Although this occupational group has had a balanced market in recent years, projected job openings are expected to be substantially higher than job seekers, creating a shortage of workers over the 2019-2028 period. The majority of job openings are projected to arise from employment growth and retirements. Retirements are expected to account for about 61% of total job openings, a proportion comparable to the average of all occupations (about 59% of openings). These workers tend to be older and to retire at an earlier age than most Canadian workers, resulting in a retirement rate that is significantly higher than the average of all occupations. Employment growth is also expected to be higher than the Canadian average. Job creation in this occupation largely depends on the health of the transportation industry. On one side, increasing competition in freight transportation and the automation of procurement systems will limit growth, especially in the railway sector. However, stronger prospects for exports of manufactured goods are expected to create jobs in this occupation.

This occupational group is composed by five occupations. Although all are projected to have job creation, each occupation will face different magnitudes of growth. About two-thirds of workers are air pilots, flight engineers and flying instructors, or air traffic controllers and related occupations. Employment among these workers largely depends on the expectations in the air, rail and water transportation services industry. The Canadian air transportation is expected to remain relatively strong in the short-term with traffic growth being supported by a lower currency and airlines adding new routes, while increasing the frequencies of existing connections. Approximately another third of workers in this occupational group are deck and engineer officers in water transportation, while the fewer rest are railway traffic controllers and marine traffic regulators. Their employment growth largely depends on the outlook of water and rail transportation activities. The continued low prices of commodities will continue limiting the need for this type of transportation for these goods, constraining employment growth for these workers.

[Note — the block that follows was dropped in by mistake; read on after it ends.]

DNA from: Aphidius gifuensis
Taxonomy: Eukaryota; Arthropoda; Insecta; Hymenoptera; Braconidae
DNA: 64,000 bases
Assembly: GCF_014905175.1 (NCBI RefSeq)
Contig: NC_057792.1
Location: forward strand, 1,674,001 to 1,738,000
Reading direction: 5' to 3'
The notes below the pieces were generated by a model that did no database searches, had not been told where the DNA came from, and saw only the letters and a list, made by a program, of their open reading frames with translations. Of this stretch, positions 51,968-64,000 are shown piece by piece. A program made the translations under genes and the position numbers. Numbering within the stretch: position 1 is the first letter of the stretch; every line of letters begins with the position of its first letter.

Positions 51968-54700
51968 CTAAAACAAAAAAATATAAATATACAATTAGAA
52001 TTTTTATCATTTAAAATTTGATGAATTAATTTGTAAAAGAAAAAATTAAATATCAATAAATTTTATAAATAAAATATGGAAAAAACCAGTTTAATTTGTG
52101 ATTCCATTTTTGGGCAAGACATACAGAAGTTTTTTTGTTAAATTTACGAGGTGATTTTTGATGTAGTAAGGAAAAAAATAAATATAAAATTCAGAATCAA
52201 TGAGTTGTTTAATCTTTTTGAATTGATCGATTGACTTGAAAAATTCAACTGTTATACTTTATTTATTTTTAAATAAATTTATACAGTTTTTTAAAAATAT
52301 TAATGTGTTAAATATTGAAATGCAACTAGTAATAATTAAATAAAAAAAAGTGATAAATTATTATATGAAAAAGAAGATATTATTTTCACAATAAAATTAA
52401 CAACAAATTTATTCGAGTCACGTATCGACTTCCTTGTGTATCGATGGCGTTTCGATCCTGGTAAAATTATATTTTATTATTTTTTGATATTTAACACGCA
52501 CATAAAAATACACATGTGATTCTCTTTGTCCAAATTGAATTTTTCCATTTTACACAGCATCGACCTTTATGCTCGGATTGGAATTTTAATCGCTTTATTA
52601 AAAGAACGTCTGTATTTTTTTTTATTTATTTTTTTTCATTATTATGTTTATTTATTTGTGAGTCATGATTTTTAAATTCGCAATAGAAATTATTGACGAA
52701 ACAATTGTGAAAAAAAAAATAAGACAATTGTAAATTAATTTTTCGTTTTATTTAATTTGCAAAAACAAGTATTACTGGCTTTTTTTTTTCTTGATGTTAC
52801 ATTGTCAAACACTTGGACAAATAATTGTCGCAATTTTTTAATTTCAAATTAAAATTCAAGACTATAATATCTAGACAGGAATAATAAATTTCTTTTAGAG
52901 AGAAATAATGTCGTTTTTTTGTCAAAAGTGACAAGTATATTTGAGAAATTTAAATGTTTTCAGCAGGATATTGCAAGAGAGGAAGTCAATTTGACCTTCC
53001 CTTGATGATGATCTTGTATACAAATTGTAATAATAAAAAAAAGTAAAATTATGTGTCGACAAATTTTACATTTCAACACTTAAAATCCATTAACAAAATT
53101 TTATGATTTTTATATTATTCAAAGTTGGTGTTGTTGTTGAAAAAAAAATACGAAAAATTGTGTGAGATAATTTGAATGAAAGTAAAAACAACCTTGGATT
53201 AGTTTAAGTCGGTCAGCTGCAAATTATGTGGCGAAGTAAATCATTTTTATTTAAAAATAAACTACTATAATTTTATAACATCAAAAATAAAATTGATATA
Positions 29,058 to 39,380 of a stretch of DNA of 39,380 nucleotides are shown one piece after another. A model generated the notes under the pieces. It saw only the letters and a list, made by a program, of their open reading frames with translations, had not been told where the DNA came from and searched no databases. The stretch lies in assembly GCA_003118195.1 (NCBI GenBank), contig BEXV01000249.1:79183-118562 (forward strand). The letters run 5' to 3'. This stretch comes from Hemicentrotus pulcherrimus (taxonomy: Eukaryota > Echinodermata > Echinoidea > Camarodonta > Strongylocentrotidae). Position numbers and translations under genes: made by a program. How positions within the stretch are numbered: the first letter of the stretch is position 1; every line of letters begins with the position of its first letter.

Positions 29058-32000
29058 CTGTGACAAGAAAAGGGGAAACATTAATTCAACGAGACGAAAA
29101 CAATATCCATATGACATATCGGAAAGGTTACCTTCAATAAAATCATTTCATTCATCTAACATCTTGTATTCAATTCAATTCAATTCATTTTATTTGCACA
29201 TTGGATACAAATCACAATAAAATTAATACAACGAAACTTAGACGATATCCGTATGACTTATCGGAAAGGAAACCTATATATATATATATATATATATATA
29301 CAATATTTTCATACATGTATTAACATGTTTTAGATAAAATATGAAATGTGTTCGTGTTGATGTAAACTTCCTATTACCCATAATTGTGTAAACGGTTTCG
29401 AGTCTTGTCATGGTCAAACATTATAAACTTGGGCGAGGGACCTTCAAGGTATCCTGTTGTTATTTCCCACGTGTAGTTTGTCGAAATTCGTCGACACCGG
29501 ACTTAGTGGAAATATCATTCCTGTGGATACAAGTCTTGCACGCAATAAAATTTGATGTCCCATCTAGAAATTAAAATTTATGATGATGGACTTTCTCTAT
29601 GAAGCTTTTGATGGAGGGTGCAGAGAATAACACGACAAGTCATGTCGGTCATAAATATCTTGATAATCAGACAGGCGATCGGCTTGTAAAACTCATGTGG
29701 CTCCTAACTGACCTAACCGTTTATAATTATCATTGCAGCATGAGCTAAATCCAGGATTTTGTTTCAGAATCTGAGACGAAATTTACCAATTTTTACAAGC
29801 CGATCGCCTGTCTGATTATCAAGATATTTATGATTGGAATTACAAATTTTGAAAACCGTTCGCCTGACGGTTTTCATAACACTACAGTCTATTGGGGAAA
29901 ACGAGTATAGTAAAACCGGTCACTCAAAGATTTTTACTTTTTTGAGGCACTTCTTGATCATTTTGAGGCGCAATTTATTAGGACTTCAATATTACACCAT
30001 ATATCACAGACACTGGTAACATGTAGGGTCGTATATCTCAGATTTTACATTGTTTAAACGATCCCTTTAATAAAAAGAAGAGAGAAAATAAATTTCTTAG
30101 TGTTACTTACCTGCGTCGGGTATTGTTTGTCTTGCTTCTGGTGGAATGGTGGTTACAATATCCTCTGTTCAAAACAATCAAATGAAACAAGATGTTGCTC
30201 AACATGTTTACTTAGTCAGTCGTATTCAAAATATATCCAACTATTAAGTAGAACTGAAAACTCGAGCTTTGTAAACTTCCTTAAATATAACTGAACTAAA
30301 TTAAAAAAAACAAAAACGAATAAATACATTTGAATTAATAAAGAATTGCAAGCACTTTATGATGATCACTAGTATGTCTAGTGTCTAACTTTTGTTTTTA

Although higher safety standards will also support growth for this occupational group, technological changes might lead to gains in productivity, which might ultimately also limit opportunities for workers in this occupation. One additional forecast risk for this projection is the increasing protectionist sentiment in countries around the world, including the United States, which could potentially limit exports growth of Canadian goods.

With regard to labour supply, school leavers are projected to account for the majority of job seekers. New immigrants and workers from other occupations are expected to account for an additional 25% of seekers. Indeed, workers from related occupations such as water transport deck and engine room crew (NOC 7532) and boat and cable ferry operators and related occupations (NOC 7533) will pursue opportunities as transportation officers and controllers. Despite this inflow of workers, job seekers are projected to be significantly lower than openings, creating a shortage condition over the projection period.

Source Canadian Occupational Projections System – ESDC

Labour Market Information Survey